A consensus statement was recently published in Nature warning humanity about climate change from the perspective of microorganisms. Two Byrd Center members, Virginia Rich and Matthew Sullivan, are part of a team of microbiologists that came together to author this piece written to inform scientific communities, educators, policy makers, and the general public. The consensus statement provides an overview of how anthropogenically-induced climate change can have large effects on even the smallest parts of life. The microbial community is a crucial factor in regulating climate change, but it is also essential in determining how entire trophic cascades respond to that change. Microorganisms are core elements of almost all biogeochemical cycles, including carbon sequestration and nutrient cycling across various biomes. This statement explores how the microorganisms are altered by temperature increases and chemical imbalances, therefore creating a snowball effect across both marine and terrestrial biomes as well as impacting society directly through agriculture and infectious diseases. The pieces state that, “While invisible to the naked eye and thus somewhat intangible… the microbial world constitutes the life support system of the biosphere”. To read the statement in its entirety, visit https://www.nature.com/articles/s41579-019-0222-5#Sec3.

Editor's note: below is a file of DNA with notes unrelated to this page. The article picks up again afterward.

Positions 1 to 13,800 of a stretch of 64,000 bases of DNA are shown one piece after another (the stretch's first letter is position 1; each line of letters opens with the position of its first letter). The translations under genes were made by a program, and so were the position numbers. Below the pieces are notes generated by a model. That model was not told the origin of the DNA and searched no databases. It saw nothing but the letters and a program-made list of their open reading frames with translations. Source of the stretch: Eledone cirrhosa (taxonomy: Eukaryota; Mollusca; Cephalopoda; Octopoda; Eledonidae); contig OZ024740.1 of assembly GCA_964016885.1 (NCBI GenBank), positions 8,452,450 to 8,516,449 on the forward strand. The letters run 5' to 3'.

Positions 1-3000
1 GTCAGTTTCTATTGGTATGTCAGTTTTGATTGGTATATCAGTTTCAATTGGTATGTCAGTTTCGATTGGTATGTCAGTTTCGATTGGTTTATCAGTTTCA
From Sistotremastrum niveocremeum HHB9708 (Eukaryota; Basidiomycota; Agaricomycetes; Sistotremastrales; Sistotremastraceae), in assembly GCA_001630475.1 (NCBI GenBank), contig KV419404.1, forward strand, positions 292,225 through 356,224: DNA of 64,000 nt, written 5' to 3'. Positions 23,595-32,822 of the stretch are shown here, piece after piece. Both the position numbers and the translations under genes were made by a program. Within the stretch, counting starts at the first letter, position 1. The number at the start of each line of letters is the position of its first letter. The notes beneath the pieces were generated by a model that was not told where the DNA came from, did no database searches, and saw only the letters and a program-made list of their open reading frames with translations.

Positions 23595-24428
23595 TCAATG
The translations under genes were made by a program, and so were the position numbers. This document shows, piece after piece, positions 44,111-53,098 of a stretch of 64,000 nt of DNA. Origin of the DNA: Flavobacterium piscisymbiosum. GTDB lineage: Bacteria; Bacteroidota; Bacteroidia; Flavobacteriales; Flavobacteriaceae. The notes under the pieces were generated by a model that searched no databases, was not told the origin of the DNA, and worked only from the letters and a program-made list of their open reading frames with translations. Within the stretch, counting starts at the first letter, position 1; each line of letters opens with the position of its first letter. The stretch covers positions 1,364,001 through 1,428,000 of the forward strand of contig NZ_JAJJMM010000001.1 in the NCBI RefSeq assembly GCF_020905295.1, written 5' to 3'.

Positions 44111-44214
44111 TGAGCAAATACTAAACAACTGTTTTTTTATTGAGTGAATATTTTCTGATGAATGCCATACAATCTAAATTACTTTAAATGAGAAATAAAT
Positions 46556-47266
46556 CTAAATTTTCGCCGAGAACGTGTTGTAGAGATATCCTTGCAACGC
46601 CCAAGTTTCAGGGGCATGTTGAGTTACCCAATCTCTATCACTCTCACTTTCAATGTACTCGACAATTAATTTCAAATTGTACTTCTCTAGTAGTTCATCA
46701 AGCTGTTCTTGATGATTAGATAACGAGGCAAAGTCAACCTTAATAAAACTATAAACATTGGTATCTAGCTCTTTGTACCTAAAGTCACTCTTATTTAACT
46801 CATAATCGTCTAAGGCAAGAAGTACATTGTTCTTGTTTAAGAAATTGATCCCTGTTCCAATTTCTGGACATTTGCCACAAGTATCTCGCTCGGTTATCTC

By Kasey Krok